Subnational variation in gender gaps in voter turnout

Project Active from to State Effectiveness

Pakistan’s 2018 General Elections resulted in 11 million fewer women voting than men, one of the largest gender gaps in voter turnout in general elections. Previous studies have identified informational gaps, male gatekeeping and social norms as barriers to equal participation but there is limited evidence explaining substantial subnational variation in turnout which this project aims to address.

Among electoral democracies, Pakistan has one of the largest gender gaps in voter turnout in national elections. In the 2018 General Elections, 11 million fewer women than men voted. Existing research shows that participatory gaps can have important distributive consequences, especially when men and women’s political preferences diverge.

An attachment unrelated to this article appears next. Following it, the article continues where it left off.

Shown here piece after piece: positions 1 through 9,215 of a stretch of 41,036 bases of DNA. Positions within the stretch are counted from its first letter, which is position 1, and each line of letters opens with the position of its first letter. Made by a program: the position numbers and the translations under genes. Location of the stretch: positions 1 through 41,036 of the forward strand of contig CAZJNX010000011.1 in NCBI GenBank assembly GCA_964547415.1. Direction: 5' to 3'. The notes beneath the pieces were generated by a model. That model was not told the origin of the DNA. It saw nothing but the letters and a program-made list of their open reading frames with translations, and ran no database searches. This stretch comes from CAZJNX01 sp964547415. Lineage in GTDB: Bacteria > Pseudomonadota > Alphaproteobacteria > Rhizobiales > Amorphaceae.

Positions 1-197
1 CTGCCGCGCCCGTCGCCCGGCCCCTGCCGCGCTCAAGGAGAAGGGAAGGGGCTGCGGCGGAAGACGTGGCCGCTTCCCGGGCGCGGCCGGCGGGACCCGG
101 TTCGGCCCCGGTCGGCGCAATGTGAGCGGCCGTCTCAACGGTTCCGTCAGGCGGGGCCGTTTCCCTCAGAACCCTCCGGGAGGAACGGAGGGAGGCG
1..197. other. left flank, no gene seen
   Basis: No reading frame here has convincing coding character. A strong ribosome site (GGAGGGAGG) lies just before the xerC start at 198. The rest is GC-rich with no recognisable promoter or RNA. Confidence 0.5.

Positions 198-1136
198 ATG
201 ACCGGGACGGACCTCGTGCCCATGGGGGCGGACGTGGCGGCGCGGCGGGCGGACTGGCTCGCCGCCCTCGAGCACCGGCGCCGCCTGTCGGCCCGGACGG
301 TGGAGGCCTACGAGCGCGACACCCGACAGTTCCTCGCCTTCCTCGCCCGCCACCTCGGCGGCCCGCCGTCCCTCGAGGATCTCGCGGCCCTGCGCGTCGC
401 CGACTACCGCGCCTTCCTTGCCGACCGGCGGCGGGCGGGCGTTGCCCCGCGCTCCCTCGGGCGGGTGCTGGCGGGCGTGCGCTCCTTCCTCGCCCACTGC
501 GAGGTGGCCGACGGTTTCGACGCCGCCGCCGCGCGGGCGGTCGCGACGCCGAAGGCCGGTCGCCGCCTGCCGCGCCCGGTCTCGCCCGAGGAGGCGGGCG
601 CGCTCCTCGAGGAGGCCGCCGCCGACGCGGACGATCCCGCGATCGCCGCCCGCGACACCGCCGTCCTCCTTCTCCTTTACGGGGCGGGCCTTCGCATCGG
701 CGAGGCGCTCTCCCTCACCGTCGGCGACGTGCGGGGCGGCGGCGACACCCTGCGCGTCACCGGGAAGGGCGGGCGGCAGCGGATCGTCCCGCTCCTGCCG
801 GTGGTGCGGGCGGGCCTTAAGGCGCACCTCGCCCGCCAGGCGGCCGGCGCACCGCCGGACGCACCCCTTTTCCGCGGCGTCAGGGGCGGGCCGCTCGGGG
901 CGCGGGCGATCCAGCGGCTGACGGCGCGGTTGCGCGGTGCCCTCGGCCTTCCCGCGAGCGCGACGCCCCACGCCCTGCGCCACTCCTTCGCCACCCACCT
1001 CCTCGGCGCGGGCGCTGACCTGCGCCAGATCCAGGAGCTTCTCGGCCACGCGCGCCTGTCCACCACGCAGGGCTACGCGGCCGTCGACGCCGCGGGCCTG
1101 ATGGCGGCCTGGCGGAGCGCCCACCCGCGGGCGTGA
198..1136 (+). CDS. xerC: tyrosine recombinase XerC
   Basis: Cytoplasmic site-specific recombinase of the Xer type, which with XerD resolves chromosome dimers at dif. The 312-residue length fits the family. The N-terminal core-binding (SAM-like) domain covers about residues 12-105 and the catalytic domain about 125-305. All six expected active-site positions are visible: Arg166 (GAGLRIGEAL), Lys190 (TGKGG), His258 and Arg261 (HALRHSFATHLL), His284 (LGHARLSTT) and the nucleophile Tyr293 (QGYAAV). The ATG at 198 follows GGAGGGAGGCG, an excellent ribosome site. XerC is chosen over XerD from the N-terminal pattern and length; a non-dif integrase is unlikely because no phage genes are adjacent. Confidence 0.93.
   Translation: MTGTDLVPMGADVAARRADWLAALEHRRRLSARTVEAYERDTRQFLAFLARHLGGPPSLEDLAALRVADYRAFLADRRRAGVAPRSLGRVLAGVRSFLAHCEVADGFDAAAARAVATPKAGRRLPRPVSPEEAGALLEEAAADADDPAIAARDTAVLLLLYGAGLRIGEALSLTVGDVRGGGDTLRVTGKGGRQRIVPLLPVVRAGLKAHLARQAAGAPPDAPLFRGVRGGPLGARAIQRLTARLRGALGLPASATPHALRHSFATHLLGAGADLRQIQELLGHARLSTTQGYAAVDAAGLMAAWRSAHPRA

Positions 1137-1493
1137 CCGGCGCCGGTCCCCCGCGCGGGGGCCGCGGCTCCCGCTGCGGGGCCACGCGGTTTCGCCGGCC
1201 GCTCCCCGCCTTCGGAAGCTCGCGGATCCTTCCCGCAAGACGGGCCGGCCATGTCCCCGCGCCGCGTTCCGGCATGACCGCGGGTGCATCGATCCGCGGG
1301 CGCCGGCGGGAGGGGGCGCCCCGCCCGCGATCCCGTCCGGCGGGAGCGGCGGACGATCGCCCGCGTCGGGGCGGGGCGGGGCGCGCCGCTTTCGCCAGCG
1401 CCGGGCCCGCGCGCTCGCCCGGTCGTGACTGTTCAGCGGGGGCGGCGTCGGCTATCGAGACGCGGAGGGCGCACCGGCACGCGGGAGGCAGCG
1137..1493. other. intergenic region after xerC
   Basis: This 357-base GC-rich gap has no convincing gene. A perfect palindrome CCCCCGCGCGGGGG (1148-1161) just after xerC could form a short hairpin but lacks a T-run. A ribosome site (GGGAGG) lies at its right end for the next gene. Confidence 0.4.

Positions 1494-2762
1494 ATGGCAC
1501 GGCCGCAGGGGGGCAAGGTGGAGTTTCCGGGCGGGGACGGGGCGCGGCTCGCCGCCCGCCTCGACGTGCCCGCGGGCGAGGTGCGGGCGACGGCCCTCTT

Field and survey experimental studies conducted since 2008 elections in Pakistan have identified the role of informational gaps, male gatekeeping of women’s participation and social norms as key barriers to women’s equal participation. These studies provide evidence on specific subnational cases within Pakistan and are limited in their ability to answer the question of what explains substantial subnational variation in women’s turnout. This project aims to address this gap in evidence.

The Election Commission of Pakistan (ECP), along with civil society organisations, has been working to address issues of gender equality in electoral processes and administration. The upcoming launch of ECP Research and Development Wing poses an opportunity to strengthen this effort through an evidence-based approach. This project will generate actionable evidence and help identify a set of most promising strategies to improve women’s turnout in upcoming general and local elections in Pakistan.

The project will involve descriptive analysis of spatial variation in gender gaps in turnout using administrative data from past elections, along with fieldwork conducted in constituencies with high and low past rates female voter turnout in the form of scoping visits and semi-structured interviews with key informants including poll workers, election agents and party workers in the constituencies.